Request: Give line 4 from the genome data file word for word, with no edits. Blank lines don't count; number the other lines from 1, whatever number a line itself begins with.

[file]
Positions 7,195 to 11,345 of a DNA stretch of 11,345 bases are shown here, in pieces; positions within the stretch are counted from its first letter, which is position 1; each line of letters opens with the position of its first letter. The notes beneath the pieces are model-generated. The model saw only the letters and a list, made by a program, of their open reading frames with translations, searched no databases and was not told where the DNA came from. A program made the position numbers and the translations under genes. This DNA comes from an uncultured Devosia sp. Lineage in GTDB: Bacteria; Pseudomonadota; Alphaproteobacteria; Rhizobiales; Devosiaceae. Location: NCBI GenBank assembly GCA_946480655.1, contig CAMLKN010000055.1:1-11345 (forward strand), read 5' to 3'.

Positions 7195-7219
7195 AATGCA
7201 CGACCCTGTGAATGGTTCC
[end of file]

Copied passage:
7201 CGACCCTGTGAATGGTTCC